Review: East of West #10
The second trade of East of West by Jonathan Hickman and Nick Dragotta concludes with the fascinating Issue #10. By far one of the best comics out there, East of West continues to amaze readers with its intricate writing from Jonathan Hickman as well as over-the-top art by the skillful Nick Dragotta. Comics like this one are my favorite because it mixes elements of greater stories into one big puzzle. There is an overarching mythology, an alternate timeline, and some of the best futuristic western backdrops I have ever seen. I cannot stress enough how amazing the art is and how well Dragotta captures the story that Hickman is trying to convey to the reader.
Issue #10 begins where we last seen Death in Issue #9, speaking with the Oracle until he loses an eye. We know that the Oracle lost her sight by the hands of the Four Horseman, but we don’t know when or why? She takes the left eye from Death as he gets close enough in the last issue. What surprises me in the first panel is that Death can feel pain; that is kind of a shock. Death is searching for his son (which he has been since issue #1) and, to avoid being shot and killed, the Oracle tells him to go see a man at a grave who can help him. We learn later that it’s not ‘a grave’ but ‘THE Grave’ – A place for those cast out of the Endless Nation. The Tag-Line of the issue is ‘Sea of Bones’ and that’s exactly where the man they are searching for is. Death and his posse, Wolf and Crow, are looking for ‘A Chosen’ with a seat of power to the west of their location and they set out to find him.
We then cut to Death’s child and the other three horsemen checking in on him. They see him in his imprisoned state answering questions with philosophical answers as the horsemen ponder his future as well as all of civilization. The banter and back and forth between the horsemen are some of my favorite scenes in East of West. The subject of the questions being asked to the child are dark and bleak and we learn that he feels nothing, emotionally but possibly physically as well. The horsemen begin to question the events that have led to this point and decide that they need to act on their hunches and, if they are correct, dispose of Death’s child. At this point we are not sure of a few things: what the horsemen are really after, what is it they will seek from Death when they finally cross his path, and what the existence of Death’s child means for the horsemen and the repercussion that has on civilization. The child and his computer-tutor know of the danger he is in and as soon as the horsemen leave his lair he begins to ask for instruction on the current state of geopolitical alliances and advanced weaponry for what he believes is a potential war – that is one smart kid to say the least.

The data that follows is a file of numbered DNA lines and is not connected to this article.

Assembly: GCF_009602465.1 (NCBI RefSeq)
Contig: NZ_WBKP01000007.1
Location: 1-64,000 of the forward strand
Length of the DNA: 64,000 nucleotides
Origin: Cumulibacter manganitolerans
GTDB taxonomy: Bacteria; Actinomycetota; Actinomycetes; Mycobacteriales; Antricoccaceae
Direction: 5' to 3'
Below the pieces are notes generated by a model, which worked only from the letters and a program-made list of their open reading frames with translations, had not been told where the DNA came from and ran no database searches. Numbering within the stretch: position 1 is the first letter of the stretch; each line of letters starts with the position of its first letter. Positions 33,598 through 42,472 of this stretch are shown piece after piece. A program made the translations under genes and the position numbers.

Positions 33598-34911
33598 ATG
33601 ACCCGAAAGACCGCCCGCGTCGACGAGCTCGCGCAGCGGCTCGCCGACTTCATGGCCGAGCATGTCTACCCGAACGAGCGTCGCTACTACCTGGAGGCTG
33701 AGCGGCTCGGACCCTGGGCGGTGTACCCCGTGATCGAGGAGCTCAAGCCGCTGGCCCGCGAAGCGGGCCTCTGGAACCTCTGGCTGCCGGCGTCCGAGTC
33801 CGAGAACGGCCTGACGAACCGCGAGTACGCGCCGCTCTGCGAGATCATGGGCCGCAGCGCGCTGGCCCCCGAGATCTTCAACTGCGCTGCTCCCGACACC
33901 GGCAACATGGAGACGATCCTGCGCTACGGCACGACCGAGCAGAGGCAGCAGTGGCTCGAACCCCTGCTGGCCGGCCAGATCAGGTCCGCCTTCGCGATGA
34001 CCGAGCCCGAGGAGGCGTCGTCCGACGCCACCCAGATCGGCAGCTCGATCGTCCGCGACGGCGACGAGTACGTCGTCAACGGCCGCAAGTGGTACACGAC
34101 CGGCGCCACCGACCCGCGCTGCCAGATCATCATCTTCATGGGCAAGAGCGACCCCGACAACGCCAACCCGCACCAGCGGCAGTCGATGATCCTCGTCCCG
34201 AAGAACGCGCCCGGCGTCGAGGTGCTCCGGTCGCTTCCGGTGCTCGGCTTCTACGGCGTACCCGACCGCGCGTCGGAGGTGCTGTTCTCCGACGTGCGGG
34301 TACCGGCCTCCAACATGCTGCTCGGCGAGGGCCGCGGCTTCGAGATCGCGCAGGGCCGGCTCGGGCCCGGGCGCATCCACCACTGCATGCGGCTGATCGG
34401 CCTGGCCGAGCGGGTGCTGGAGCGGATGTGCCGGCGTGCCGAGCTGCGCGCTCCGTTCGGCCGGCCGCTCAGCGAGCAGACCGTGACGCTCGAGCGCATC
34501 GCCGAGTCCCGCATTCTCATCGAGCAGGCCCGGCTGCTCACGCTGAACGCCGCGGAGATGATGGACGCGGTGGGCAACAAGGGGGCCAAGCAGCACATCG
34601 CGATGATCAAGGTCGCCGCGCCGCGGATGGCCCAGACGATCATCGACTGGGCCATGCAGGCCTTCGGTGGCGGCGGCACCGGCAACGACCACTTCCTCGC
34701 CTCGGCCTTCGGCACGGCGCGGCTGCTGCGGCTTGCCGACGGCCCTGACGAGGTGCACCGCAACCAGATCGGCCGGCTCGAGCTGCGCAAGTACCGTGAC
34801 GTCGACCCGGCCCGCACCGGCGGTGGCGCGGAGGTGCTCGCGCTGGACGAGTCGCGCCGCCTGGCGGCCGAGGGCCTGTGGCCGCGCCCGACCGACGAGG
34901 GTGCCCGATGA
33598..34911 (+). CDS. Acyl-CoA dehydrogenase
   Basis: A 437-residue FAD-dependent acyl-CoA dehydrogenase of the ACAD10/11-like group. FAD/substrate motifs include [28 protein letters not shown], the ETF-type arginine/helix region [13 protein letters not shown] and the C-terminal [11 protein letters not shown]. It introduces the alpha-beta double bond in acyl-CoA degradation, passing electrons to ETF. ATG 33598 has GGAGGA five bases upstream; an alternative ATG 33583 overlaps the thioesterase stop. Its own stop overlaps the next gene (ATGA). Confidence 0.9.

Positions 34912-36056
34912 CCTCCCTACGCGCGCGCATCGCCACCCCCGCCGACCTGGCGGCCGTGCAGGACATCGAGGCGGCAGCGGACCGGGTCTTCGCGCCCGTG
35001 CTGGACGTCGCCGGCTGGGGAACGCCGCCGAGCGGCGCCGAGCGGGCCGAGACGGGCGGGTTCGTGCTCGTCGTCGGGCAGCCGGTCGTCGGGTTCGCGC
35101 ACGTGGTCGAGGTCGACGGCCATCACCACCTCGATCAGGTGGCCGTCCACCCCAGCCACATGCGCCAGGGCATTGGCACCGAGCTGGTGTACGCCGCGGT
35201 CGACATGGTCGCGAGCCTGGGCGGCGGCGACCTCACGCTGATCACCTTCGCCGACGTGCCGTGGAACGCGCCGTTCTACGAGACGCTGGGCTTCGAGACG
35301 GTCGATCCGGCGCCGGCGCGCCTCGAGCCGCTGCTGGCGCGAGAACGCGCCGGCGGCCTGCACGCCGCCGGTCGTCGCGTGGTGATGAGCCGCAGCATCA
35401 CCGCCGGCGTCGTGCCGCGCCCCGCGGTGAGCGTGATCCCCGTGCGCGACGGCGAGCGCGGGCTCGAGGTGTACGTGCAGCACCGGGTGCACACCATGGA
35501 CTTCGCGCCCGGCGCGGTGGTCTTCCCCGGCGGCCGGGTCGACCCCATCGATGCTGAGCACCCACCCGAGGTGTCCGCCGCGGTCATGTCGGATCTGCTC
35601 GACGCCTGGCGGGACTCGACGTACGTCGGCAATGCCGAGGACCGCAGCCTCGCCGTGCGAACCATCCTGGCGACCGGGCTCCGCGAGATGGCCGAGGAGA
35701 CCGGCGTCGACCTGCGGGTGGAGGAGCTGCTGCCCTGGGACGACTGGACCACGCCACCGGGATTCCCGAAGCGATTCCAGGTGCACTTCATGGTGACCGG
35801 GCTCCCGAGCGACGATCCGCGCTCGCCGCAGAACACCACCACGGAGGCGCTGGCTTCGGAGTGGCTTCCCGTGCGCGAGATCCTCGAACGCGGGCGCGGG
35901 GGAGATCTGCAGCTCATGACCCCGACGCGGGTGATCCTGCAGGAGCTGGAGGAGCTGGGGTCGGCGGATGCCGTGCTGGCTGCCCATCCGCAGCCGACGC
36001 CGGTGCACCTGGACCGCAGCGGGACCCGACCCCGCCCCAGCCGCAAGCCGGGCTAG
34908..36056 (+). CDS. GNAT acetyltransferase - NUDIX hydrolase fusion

Back to the Sea of Bones there are certain revelations that come to light that were a little unexpected; The Wolf is the son of the man they are searching for, Cheveyo. A flashback panel shows the Wolf as a young boy with his father and what appears to be a young John Freeman that we met last issue and I’m sure we will find out more of this relationship later on. One thing that I love about East of West is that most characters get an in-depth background that we learn about and the world is so rich and colorful that Hickman and Dragotta could tell an endless amount of stories from that outdo most books on the shelves today. Death and his enduring search for his son is the one being told currently and his journey brings him to this struggle with Cheveyo, the Wolf’s father. A battle ensues and the art on these pages is nothing short of extraordinary. The reds pop and the blacks with its shadows and grays bring to life the blood and darkness that Death is willing to endure through his epic journey. I won’t spoil the ending for you but let’s just that a familiar face returns in the Ranger and all I can say is that I can’t wait for the next arc to come out.
If you have one comic on your Pull-List every month it should no doubt be East of West. This comic book has everything a fan of Sci-Fi could want and mixed with the equally out-of-this-world art by Nick Dragotta you will not be disappointed. Other fans of this book that I speak with suggest getting the Trade because the story and the world they have created is very large and it is easy to get lost in. However, I get very impatient, especially with great books, and can’t wait that long.
This is my first review of East of West and I plan on writing a more in-depth analysis on all subsequent issues. Please check back here on Graphic Policy after each issues release for more on this great comic book. I will do my best to dissect all the information we get and what it means in the grander scheme of things so we can better understand what is going on in this magnificent open world. See you next issue.
Story: Jonathan Hickman Art: Nick Dragotta Colors: Frank Martin
Story: 9 Art: 9.5 Overall: 9.5 Recommendation: Buy
Image Comics provided Graphic Policy with a FREE copy for review